As in many of our projects, the training of wildlife biologists and managers is an important aspect of our work. Students and aspiring biologists work alongside local experts to perform all of the field work associated with this project. In 2007, 2 Dominican biologists were brought to Pennsylvania to train in LOWA field studies. After 4 months of intensive work they then returned to the DR to coordinate studies on the over-wintering grounds and to train 4 additional field assistants. In 2008-2010, we expect that at least 6 additional trainees will gain intensive experience in many aspects of avian field research techniques. Participants will learn protocols for bird captures, measurements, and the characterization and quantification of habitat variables. This not only allows us to build capacity multi-nationally, but it also helps insure the collection of high quality data with little variation due to inexperienced collaborators among sites.

Current Goals:

  • Compare LOWA presence, territory size, density, site fidelity, and return rates to biotic indices or other measures of riparian habitat quality, including landscape-level land use, territory characteristics, macroinvertebrate assemblages, water chemistry, and other physical variables at over-wintering sites in the Dominican Republic;
  • Compare LOWA presence, pairing success, reproductive success, territory size, and return rates to biotic indices or other measures of riparian habitat quality, including landscape-level land use, territory characteristics, macroinvertebrate assemblages, water chemistry, and other physical variables at western Pennsylvania breeding streams;
  • Assess the value of LOWA as an indicator of habitat conditions on wintering and breeding grounds;
  • Evaluate the relative importance of landscape, site, and territory characteristics, as well as stream conditions, in affecting population dynamics of LOWA on breeding and wintering grounds.
  • Assess the value of organic cacao plantations as habitat for over-wintering LOWA;
  • Assess the connectivity of wintering populations to breeding populations through isotopic markers, and provide the basis for future studies of carryover effects of habitat conditions;
  • Provide in-depth training opportunities for at least 6 Latin Americans through field assistantships.

Recent Results: We monitor 50-75 nests annually on streams in Western Pennsylvania, and color-band and monitor over-winter survival of 40-60 waterthrush on streams in the Dominican Republic. At all study sites, comprehensive maps are being produced that include characteristics of streams, vegetation, and surrounding land uses. Water quality and abundance of stream macroinvertebrates and flying insects is also being quantified.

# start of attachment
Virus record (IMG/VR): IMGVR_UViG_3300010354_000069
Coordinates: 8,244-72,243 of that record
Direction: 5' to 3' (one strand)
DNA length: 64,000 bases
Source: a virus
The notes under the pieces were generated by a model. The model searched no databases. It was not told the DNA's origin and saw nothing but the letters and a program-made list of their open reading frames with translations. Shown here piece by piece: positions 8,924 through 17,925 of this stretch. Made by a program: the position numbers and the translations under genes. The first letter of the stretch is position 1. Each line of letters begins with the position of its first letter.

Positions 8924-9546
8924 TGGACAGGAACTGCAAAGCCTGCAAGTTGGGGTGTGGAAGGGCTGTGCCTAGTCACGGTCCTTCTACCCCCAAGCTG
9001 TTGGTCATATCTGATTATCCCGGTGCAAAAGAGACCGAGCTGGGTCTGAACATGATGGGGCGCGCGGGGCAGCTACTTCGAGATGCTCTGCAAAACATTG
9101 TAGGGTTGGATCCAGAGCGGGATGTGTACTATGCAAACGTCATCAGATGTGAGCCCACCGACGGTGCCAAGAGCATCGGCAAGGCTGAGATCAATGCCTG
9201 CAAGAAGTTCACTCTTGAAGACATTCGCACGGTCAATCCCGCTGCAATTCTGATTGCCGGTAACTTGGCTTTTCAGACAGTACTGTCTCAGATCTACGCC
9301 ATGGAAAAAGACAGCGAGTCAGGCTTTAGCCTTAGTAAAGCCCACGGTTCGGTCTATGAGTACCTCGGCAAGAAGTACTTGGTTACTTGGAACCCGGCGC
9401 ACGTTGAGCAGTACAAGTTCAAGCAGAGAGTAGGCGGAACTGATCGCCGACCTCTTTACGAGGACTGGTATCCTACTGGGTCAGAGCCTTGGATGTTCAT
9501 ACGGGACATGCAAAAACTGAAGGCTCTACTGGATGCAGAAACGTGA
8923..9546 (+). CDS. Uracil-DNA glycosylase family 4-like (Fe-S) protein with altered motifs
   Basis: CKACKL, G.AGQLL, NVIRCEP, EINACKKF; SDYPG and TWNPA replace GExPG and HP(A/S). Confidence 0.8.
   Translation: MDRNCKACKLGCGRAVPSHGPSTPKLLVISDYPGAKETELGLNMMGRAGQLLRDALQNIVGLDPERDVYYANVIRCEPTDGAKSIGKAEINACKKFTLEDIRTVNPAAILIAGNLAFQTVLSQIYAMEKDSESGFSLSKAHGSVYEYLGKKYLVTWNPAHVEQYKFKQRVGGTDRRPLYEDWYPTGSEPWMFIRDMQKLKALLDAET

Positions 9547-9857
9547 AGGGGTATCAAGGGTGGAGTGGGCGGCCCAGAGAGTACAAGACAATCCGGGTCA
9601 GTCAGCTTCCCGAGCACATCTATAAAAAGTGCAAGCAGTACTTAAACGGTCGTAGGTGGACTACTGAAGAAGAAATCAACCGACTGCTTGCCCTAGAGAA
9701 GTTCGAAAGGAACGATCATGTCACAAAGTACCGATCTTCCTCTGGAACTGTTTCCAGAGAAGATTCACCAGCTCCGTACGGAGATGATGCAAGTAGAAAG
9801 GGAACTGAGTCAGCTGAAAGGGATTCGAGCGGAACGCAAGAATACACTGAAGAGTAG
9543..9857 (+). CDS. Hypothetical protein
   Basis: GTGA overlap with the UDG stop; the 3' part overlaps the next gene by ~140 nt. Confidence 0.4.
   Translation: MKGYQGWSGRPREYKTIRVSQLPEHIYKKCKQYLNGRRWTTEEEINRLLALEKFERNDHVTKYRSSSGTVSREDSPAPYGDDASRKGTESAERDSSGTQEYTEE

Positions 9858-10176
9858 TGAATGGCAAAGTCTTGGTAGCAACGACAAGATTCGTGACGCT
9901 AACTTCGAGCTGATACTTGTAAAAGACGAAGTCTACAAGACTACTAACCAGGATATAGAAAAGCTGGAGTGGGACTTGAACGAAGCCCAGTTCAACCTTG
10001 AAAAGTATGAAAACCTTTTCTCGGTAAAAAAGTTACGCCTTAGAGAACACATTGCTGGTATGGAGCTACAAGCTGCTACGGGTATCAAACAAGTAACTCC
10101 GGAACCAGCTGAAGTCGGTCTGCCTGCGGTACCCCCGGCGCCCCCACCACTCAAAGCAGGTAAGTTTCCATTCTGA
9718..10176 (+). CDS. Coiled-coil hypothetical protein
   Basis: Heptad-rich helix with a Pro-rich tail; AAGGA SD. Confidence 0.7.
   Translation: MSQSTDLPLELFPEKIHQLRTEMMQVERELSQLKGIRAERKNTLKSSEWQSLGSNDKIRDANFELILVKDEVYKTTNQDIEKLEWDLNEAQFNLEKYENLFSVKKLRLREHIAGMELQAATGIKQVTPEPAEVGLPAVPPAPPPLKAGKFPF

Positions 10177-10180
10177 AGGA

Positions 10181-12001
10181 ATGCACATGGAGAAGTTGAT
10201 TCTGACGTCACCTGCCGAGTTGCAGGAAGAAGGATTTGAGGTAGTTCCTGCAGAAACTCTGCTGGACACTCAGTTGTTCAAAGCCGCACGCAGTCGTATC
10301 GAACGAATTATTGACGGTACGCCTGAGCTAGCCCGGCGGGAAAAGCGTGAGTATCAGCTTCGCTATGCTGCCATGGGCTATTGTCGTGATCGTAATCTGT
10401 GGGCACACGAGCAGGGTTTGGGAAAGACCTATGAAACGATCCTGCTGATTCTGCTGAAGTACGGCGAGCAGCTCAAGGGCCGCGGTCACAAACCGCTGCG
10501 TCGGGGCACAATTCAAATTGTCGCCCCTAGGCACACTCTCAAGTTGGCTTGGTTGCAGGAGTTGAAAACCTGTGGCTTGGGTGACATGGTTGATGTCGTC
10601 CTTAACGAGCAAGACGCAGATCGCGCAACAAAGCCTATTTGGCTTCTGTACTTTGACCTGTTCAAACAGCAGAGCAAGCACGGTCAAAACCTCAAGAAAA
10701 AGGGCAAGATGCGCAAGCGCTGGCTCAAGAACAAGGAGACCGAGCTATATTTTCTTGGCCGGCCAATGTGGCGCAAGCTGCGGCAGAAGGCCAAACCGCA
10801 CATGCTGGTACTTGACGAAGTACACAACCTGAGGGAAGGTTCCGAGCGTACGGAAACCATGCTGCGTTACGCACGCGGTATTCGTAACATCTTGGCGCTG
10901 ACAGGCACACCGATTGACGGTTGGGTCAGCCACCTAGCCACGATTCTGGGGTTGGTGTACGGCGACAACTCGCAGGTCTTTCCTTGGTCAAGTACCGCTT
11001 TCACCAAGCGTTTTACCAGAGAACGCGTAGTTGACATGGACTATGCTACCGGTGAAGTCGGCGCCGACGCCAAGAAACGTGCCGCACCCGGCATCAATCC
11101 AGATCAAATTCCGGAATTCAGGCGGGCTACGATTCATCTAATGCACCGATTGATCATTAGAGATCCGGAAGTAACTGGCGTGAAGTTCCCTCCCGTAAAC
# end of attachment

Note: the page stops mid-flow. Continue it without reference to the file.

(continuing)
Funding: This project has been supported by The Nature Conservancy, U. S. Forest Service-International Programs, and PRBO Conservation Science.

Related Scientific Publications:

Mattsson, B. J., S. C. Latta, R. J. Cooper, and R. S. Mulvihill. 2011. Latitudinal variation in reproductive strategies by the migratory Louisiana Waterthrush. Condor 113:412-418.

Newell, F. 2011. A tale of two streams: What Louisiana Waterthrushes tell us about water quality. Birding (May 2011):24-34.

Almonte-Espinosa, H. and S. C. Latta. 2011. Aspectos del comportamiento de forrajeo de la ciguita del rio
Parkesia motacilla (Aves: Passeriformes: Parulidae) en epoca no reproductiva. Novitates Caribaea 4:100-108.

Latta, S. C., and J. Faaborg. 2008. Benefits of studies of overwintering birds for understanding resident bird ecology and promoting development of conservation capacity. Conservation Biology 23:286-293.


Mulvihill, R. S., S. C. Latta, and F. L. Newell. 2009. Temporal constraints on the incidence of double brooding in the Louisiana Waterthrush. Condor 111:341-348.

Mulvihill, R. S., F. L. Newell, and S. C. Latta. 2008. Effects of acidification on the breeding ecology of a stream-dependent songbird, the Louisiana waterthrush (Seiurus motacilla). Freshwater Biology 53:2158-2169.

Latta, S. C., and M. Baltz. 1997. Population limitation in Neotropical migratory birds: Comments on Rappole and McDonald (1994). Auk 114:754-762.